Early goal‐directed therapy (EGDT) for severe sepsis or septic shock requires placement of a central venous catheter (CVC) to measure central venous pressure (CVP), with the aim of maintaining CVP ≥ 8‐12 mm Hg. This requirement may delay timely resuscitation, possibly leading to worse patient outcomes, and places the patient at risk for complications related to the CVC. Our objective was to determine if CVP can be accurately assessed using noninvasive ultrasound to measure the aspect ratio (height ÷ width) of the internal jugular vein (IJV), assuming a flat IJV (lower aspect ratio) would correlate with a lower CVP, whereas a circular IJV (higher aspect ratio) would correlate with higher CVP. Our specific goal was to determine if this method could accurately estimate a CVP ≥ 8 mm Hg.
Following a feasibility study with 19 healthy, euvolemic volunteers, we conducted a 2‐center blinded, prospective comparison between ultrasound imaging of the IJV and traditional invasive CVP measurement in 44 critically ill patients.
For the healthy volunteers, age (mean ± standard deviation) was 42.6 ± 10.6 years, and BMI was 26.4 ± 4.5 kg/m2. Bland‐Altman analysis revealed good intra‐ and interobserver agreement. The mean aspect ratio of both the right and left IJV for all volunteers was 0.81 ± 0.14, and there was no difference between either side or for male versus female patients. For the critically ill patients, age was 65.6 ± 13.6 years, and BMI was 28.8 ± 9.1 kg/m2. Ultrasound imaging of the IJV accurately estimated the CVP target of 8 mm Hg for EGDT with area under the receiver operator characteristic curve of 0.84 (95% CI 0.72‐0.96). A threshold aspect ratio of 0.83 gave a sensitivity of 78% for discriminating CVP ≥ 8 mm Hg and a specificity of 77% for discriminating CVP < 8 mm Hg.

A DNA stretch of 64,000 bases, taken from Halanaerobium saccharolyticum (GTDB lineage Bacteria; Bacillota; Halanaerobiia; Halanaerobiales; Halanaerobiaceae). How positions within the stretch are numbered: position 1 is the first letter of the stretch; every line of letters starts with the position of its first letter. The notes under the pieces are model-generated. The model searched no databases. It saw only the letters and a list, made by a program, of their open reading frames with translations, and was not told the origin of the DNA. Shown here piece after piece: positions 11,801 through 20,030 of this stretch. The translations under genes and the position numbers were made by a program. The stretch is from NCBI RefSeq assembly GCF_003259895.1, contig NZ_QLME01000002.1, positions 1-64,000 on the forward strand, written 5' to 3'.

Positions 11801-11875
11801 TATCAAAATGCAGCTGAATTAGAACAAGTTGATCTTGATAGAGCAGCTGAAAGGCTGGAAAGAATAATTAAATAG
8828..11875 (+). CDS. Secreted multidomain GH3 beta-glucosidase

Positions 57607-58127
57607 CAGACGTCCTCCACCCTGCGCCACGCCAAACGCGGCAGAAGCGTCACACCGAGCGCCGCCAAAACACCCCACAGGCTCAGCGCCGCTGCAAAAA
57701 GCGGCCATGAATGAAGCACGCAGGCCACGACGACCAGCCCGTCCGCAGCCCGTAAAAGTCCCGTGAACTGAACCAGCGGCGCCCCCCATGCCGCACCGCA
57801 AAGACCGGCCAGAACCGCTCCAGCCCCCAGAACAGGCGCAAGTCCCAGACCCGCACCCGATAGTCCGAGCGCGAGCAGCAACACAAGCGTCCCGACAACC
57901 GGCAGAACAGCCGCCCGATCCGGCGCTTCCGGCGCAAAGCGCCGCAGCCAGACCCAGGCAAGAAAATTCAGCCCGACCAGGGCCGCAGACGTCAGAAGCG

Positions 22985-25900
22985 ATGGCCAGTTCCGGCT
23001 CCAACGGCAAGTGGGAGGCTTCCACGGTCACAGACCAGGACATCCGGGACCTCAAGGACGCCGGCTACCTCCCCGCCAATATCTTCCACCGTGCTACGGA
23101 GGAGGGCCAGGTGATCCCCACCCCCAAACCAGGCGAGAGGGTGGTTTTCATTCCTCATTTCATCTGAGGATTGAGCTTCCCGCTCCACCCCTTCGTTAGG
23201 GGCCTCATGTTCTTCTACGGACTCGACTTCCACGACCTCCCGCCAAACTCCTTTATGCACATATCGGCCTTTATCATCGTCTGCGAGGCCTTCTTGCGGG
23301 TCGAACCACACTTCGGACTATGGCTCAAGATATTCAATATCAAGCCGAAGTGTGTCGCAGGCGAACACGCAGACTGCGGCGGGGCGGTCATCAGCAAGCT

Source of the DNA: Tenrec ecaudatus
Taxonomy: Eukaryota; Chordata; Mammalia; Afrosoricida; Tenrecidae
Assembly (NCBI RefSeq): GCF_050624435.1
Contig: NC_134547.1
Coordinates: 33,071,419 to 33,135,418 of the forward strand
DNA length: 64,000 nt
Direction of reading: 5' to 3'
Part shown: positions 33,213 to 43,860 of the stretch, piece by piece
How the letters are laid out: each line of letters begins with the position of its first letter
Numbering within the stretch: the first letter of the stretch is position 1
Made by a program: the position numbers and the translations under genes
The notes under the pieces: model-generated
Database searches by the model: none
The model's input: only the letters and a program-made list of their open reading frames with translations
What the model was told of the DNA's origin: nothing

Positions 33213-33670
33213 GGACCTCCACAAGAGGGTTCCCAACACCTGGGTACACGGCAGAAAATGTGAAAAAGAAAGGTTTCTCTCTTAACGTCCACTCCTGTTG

Noninvasive ultrasound imaging of the IJV aspect ratio accurately estimated a CVP ≥ 8 mm Hg for spontaneously breathing critically ill patients. This technique is simple to perform at the bedside with minimal training and provides real‐time results, and the ultrasound equipment is readily available at most hospitals. If validated in an independent sample, ultrasound measurement could substitute for the EGDT CVP target in critically ill patients and allow early aggressive resuscitation without the need for a CVC. Such a measurement technique would be useful for emergency medicine physicians, hospitalists, and intensivists.
A. S. Keller, Mayo Clinic; R. Melamed, Abbott Northwestern; R. John, Capitol Care Associates.; O. Gajic, Mayo Clinic; D. Tierney, Abbott Northwestern; M. Malinchoc, Mayo Clinic.
To cite this abstract:Keller A, Melamed R, Malinchoc M, John R, Tierney D, Gajic O. Simple Ultrasound Measurement of the Internal Jugular Vein Accurately Estimates Central Venous Pressure Target in Critically III Patients. Abstract published at Hospital Medicine 2008, April 3-5, San Diego, Calif. Abstract 39. Journal of Hospital Medicine. 2008; 3 (suppl 1). https://www.shmabstracts.com/abstract/simple-ultrasound-measurement-of-the-internal-jugular-vein-accurately-estimates-central-venous-pressure-target-in-critically-iii-patients/. Accessed January 20, 2020.